Skip to 0 minutes and 13 secondsDAKSHA PATEL: Hello and welcome to week 3. Cataract occurs across all populations. We have effective surgical treatment, and yet cataract blindness remains one of the main causes of blindness in many low to middle income countries. How can service provision increase the number of surgeries and also ensure high quality of these services? If they are going to do all of these activities, how can they make sure it is sustainable?
Skip to 0 minutes and 48 secondsIn this week, we will be hearing from experts from around the world. And from Nigeria, we will hear about the challenges that they face in the delivery of cataract services. And from the other end of the spectrum, from the Aravind Eye Health system, on high-volume, high-quality service provision.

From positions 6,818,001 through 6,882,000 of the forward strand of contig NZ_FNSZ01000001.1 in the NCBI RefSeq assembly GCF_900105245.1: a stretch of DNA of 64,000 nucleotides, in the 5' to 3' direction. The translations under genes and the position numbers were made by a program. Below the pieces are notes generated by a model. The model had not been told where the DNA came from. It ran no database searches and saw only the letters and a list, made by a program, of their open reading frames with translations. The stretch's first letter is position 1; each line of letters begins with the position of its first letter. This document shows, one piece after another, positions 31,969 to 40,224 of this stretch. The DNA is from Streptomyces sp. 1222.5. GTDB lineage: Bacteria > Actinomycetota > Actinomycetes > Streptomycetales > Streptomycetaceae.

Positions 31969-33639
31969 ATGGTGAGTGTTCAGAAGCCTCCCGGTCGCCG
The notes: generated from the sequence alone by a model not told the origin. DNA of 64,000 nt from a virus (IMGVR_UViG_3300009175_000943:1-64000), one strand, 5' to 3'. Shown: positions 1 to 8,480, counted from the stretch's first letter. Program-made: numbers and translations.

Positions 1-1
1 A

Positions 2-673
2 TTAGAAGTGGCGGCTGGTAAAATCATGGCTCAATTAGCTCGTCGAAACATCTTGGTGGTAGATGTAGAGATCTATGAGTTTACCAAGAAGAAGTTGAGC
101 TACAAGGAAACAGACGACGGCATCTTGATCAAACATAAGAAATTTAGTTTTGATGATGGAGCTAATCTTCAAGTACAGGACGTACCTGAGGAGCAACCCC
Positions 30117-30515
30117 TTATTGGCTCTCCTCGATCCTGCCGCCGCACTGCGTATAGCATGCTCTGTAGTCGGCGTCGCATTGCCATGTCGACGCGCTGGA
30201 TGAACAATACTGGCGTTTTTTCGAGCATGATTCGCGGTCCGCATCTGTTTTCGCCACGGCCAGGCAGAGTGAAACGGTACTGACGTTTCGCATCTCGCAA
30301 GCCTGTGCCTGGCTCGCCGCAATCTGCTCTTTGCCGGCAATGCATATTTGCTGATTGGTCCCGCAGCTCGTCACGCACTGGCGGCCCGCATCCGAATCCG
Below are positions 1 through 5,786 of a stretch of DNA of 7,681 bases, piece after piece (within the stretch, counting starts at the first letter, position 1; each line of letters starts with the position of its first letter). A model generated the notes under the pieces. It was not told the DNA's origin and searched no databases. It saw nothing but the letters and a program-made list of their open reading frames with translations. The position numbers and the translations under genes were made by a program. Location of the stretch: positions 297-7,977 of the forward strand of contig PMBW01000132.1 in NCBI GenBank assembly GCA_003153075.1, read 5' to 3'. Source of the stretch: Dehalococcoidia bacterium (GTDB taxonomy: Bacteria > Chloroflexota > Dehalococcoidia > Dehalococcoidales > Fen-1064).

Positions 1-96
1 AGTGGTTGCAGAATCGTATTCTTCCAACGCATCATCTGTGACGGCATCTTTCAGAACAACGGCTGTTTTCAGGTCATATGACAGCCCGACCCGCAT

Skip to 1 minute and 11 secondsWe will also look at the role of innovation, such as Peek mobile phone technology, and how can that be used to improve service provision at a local level.
Welcome to Week 3: cataract control strategies
We have now examined the growing burden of visual impairment and how global action can support and strengthen implementation of eye care programmes at a local level. This week will address our third course objective, to evaluate key disease public health control strategies to strengthen service provision for cataract surgery in a local setting. We will look at how to manage strategies for high volume and high quality cataract surgery in detail.
By the end of the week you should be able to:
- Understand the public health strategy for the prevention and control of cataract blindness
- Understand the concepts of cataract output (numbers of surgeries), cataract surgical rate and cataract surgical coverage
- Define cataract outcome (quality) and its management
- Relate to factors influencing cost of cataract service provision
- Assess the impact of consumer and provider barriers to deliver Universal Eye Health.
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